The sticky bit can only be assigned by explicitly defining permissions. The character for the sticky bit is "t".

To set the sticky bit on a directory, the command chmod +t directoryname should be issued [3].

Examples of Modes and Permissions

Calculating Permissions.
Image2: Calculating Permissions in Binary [6]
Mode  Permissions Explanation
0477 -r--rwxrwx owner has read only, other and group has rwx
0677 -rw-rwxrwx owner has rw only, other and group has rwx
0444 -r--r--r-- all have read only
0666 -rw-rw-rw- all have rw only
0400 -r-------- owner has read only, group and others have no permission
0600 -rw------- owner has rw only, group and others have no permission
0470 -r--rwx--- owner has read only, group has rwx, others have no permission
0407 -r-----rwx owner has read only, other has rwx, group has no permission
0670 -rw-rwx--- owner has rw only, group has rwx, others have no permission
0607 -rw----rwx owner has rw only, group has no permission and others have rwx
0777 rwxrwxrwx No restrictions on permissions. Anybody may do anything. Generally not a desirable setting.

The above table illustrates the permissions and explanations of specific mode. [4]

A list of all numeric permissions from 0000 to 0777 can be found from the chmod commands referred below. [5]

Image2 illustrates how the permissions are calculated in binary. [6]

The dangers of 777

The importance of this permission issue is how your server is configured. The username you use to FTP or SSH into your server is most likely not the username used by the server application itself to serve pages.

7 7 7
User Group World
r+w+x r+w+x r+w+x
4+2+1 4+2+1 4+2+1

Often the Apache server is 'owned' by the www-data, dhapache or nobody user accounts. These accounts have a limited amount of access to files on the server, for a very good reason. By setting your personal files and folders owned by your user account to be World-Writable, you are literally making them World Writable. Now the www-data, dhapache and nobody users that run your server, serving pages, executing php interpreters, etc.. will have full access to your user account files.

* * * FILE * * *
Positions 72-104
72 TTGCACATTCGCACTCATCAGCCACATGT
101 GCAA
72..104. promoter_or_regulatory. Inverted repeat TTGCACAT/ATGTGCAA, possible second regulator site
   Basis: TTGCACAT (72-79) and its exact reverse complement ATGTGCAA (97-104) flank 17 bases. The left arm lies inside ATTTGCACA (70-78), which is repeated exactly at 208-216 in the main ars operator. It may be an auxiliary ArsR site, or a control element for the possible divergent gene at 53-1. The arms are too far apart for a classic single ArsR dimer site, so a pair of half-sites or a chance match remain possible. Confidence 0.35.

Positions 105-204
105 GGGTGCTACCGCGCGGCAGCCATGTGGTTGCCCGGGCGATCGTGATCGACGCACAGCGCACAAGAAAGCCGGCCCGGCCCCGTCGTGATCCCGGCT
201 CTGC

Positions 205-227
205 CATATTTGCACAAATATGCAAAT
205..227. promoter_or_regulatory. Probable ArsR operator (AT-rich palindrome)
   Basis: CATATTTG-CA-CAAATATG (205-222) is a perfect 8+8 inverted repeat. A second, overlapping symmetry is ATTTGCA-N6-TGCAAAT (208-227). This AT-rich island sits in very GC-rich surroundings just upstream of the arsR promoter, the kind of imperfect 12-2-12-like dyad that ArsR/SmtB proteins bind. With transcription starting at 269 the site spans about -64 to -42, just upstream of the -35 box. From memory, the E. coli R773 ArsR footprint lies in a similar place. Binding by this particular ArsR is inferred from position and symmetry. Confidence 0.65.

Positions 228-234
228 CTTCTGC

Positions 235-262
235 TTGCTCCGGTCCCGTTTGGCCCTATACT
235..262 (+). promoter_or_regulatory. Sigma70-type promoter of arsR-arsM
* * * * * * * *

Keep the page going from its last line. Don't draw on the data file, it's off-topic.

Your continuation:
This provides an avenue for someone to gain access to your files by hijacking basically any process on your server, this also includes any other users on your machine. So you should think carefully about modifying permissions on your machine. Generally its not required more than 767, so when you see 777 ask why its necessary. [7]

The Worst Outcome

The worst that can happen as a result of using 777 permissions on a folder or even a file, is that if a malicious cracker or entity is able to upload a unethical file or modify a current file to execute code, they will have complete control over your blog, including having your database information and password.[7]

Summary

Though there are many security attributes inherent in Linux based system, any dormant vulnerability can be induced by issuing local access grant to the files and directories. Proper permissions should be assigned based on the need and it should be administrated on regular basis to avoid security issues. Understanding file permissions is an easy concept, and I hope this article would help in knowing the basic of it.

See Also

File System Permissions

References

  1. 1.0 1.1 1.2 [1] Linux File Permissions
  2. [2]Checking File Permissions
  3. 3.0 3.1 3.2 3.3  [3]Understanding File Permissions
  4. [4] Linux Commands
  5. [5]chmod commands
  6. [6]File and folder permissions
  7. 7.0 7.1 [7]Changing File Permissions